Finding Hope in Israel

I hear that many people are giving up on Israel these days. The violence seems unending. The occupation of the West Bank is almost 50 years old. Isaac Herzog of the Zionist Union has just said that, while he’s dedicated to the goal in the long term, two states is not achievable in this moment. Hatred, racism, violence, and intimidation seem to be at an all-time high.

I’ve just returned from my second trip to Israel in five weeks. And what I found there was dramatically different than the headlines. I encountered a vibrant society in full swing. I found inspiring undercurrents in the culture and public life that give me great hope for the years to come.

Take, for example, Shaharit, an NGO dedicated to developing leaders from every sector of Israeli society – Haredi, Mizrachi, Russian, Arab, Ethiopian, National Religious – who are willing and able to turn toward the “other” to listen and understand. Take the Arab Jewish Community Center in Jaffa or the Yad b’Yad schools, which are dedicated to building and deepening relationships between Jews and Arabs, to healing hatred, and to educating the next generation to seek connection with one another. Take Yifat Thareani, of the Nelson Glueck School of Biblical Archaeology at Hebrew Union College-Jewish Institute of Religion, who is documenting the multicultural realities of the Iron Age II (8th-9th centuries BCE) in Israel, in which different peoples (Assyrian, Edomite, Bedouin, Judean) lived side by side. Never were we in a homogeneous society, she demonstrates, and in fact our success was predicated upon cooperation across cultural and linguistic differences. Thareani compares this history to the scout troop she has organized in South Tel Aviv with children from more than 40 countries.

Last Wednesday, the 330 Reform rabbis who gathered in Jerusalem for our Central Conference of American Rabbis convention were hosted by a special meeting of the Knesset’s Immigration, Absorption and Diaspora Affairs Committee. No fewer than fifteen Knesset members from seven political parties came to speak about diversity, religious pluralism, and democratic values. The next day, 150 of Reform rabbis rose early to pray at the newly designated egalitarian section of the Western Wall, women and men conducting a Torah service together.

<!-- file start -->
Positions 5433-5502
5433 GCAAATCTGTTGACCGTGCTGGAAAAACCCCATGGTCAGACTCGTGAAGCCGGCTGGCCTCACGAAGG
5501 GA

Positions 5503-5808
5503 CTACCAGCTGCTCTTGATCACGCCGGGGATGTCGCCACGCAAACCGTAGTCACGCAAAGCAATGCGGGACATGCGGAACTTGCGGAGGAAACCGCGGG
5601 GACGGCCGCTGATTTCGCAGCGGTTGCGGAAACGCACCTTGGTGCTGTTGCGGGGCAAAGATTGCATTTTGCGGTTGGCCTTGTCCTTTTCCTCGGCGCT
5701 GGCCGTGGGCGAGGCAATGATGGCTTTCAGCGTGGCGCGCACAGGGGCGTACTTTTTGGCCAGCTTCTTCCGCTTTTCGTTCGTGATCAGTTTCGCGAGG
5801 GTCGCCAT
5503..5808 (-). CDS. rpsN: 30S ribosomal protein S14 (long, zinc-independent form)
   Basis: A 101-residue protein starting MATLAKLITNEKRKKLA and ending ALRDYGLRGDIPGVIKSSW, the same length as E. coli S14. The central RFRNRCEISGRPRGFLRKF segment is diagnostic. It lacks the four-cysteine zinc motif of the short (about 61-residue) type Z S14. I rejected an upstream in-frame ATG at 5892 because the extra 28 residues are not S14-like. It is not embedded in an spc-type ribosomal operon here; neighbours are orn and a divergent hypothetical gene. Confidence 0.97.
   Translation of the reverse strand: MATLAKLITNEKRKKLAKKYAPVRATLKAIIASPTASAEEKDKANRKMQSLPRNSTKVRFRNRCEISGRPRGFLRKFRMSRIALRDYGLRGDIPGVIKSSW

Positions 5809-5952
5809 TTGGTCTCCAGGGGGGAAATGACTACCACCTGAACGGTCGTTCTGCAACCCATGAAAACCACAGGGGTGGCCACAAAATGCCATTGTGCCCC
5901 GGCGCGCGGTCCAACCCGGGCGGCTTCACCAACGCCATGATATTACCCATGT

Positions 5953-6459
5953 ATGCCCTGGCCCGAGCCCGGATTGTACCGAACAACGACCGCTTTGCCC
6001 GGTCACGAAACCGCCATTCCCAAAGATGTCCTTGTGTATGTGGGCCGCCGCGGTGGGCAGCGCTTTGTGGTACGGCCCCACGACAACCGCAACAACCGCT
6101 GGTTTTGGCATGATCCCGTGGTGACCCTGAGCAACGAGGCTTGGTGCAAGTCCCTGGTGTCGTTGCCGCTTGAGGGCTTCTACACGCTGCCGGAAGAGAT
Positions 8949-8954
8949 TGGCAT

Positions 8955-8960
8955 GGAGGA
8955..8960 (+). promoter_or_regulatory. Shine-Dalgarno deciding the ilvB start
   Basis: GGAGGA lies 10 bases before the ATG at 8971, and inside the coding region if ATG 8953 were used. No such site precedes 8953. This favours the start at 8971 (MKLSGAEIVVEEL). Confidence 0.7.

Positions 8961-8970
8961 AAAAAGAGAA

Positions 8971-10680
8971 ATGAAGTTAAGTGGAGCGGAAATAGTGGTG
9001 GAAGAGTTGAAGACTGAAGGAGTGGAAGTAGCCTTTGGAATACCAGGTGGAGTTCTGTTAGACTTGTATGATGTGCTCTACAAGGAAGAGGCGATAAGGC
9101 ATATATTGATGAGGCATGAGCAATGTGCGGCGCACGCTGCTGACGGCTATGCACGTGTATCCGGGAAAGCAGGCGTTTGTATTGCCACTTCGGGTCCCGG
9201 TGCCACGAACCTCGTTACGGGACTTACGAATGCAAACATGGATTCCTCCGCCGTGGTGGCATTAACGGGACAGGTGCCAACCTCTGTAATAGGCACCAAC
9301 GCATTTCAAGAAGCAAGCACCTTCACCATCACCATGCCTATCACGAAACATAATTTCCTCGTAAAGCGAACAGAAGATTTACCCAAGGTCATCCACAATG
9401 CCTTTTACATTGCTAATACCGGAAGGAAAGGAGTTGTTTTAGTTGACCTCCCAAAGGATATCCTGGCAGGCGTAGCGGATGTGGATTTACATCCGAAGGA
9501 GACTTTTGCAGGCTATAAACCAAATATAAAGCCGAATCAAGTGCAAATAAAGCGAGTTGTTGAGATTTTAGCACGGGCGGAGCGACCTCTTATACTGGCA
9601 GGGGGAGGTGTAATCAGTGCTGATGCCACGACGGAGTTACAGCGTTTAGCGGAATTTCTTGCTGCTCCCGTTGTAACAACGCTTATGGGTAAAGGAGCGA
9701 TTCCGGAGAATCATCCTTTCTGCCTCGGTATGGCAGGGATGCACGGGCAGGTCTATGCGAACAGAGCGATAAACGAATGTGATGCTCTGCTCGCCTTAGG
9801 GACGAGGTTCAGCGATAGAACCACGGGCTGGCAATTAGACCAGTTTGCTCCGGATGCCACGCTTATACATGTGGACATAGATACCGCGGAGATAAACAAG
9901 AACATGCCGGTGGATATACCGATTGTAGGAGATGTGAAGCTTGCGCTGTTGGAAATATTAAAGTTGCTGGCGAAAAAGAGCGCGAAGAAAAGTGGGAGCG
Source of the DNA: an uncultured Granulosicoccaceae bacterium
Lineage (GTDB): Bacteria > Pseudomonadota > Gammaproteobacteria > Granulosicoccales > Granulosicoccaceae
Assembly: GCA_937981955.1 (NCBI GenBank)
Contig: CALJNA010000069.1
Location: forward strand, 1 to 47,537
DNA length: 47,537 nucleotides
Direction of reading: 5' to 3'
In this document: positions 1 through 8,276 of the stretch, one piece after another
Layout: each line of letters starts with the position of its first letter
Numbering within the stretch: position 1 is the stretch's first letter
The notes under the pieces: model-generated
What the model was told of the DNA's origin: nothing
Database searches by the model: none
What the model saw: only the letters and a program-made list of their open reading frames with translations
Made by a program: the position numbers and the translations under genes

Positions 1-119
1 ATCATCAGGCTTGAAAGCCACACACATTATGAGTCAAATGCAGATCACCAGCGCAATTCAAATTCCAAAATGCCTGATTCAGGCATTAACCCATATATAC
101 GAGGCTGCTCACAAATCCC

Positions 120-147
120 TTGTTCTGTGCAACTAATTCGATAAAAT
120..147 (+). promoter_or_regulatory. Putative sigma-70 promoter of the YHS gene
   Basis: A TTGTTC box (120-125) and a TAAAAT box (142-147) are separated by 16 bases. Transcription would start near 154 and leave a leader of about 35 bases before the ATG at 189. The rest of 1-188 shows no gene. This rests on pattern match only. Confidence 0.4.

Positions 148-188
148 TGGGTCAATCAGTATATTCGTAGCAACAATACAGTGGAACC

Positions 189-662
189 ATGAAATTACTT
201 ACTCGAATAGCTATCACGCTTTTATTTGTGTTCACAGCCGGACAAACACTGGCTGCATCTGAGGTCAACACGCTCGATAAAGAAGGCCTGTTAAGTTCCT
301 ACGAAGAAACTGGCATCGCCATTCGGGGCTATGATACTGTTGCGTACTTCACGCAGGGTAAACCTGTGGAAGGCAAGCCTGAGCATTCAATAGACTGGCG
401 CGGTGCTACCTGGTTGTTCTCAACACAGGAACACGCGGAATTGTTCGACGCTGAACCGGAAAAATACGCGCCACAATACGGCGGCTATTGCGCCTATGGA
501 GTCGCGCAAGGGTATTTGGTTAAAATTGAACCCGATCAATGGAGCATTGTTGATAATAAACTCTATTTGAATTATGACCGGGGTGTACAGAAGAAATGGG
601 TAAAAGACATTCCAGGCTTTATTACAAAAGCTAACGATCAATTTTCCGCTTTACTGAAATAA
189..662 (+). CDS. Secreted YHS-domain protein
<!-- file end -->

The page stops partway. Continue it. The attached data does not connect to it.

In these two visits, I’ve met Israelis facilitating relationships between Bedouin and Kibbutz children at the border of the Gaza Strip, a mayor of a town in the Negev winning big victories for affordable housing, young people working for civil marriage. I’ve learned that labor unions are experiencing dramatic growth, and that these unions are all completely integrated, with Arabs and Jews working and mobilizing together. I’ve met a labor organizer who sees in these growing, integrated unions an opportunity to remake the electorate by building a progressive wing among these workers.

I ended my second trip with Seeds of Peace Director Leslie Lewin, a member of CBE, who introduced me to the incredible Israeli and Palestinian leaders who have come of age through that groundbreaking camp and organization. The oldest among them are now in their mid-30s, and they are stepping into roles of power and influence within both Israeli and Palestinian society. In addition to meeting with Israelis in Tel Aviv, we traveled to Jericho together to meet with dozens of Palestinian educators dedicated to healing hatred and teaching the inner work of peacebuilding.

As Americans, we sometimes feel that we have no place in building the Israel that ought to be. These two recent visits taught me that American Jews do not have the luxury of sitting by and watching as Israelis and Palestinians do the important work of social transformation. They need us, and we need them. Israel is the Jewish people’s great experiment in self-governance and self-determination. Israelis are our family. Israel speaks for all of the Jewish people. It is therefore our right and obligation to work together with our Israeli sisters and brothers to ensure that Israel speaks and acts on the highest Jewish values. I see Israelis at the grassroots who are ready and willing to partner with us to amplify their message and achieve our shared agenda of justice and peace.

Leave a Reply

Your email address will not be published. Required fields are marked *